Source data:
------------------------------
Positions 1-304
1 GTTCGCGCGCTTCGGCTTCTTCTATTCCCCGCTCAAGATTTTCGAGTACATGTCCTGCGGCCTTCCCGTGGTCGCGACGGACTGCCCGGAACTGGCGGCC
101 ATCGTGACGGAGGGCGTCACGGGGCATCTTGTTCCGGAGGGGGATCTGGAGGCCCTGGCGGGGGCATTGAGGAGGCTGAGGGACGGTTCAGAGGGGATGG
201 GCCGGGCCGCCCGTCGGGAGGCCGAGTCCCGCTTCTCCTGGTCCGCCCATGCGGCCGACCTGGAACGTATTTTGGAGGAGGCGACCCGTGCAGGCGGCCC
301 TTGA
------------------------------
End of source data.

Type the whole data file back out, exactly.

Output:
Positions 1-304
1 GTTCGCGCGCTTCGGCTTCTTCTATTCCCCGCTCAAGATTTTCGAGTACATGTCCTGCGGCCTTCCCGTGGTCGCGACGGACTGCCCGGAACTGGCGGCC
101 ATCGTGACGGAGGGCGTCACGGGGCATCTTGTTCCGGAGGGGGATCTGGAGGCCCTGGCGGGGGCATTGAGGAGGCTGAGGGACGGTTCAGAGGGGATGG
201 GCCGGGCCGCCCGTCGGGAGGCCGAGTCCCGCTTCTCCTGGTCCGCCCATGCGGCCGACCTGGAACGTATTTTGGAGGAGGCGACCCGTGCAGGCGGCCC
301 TTGA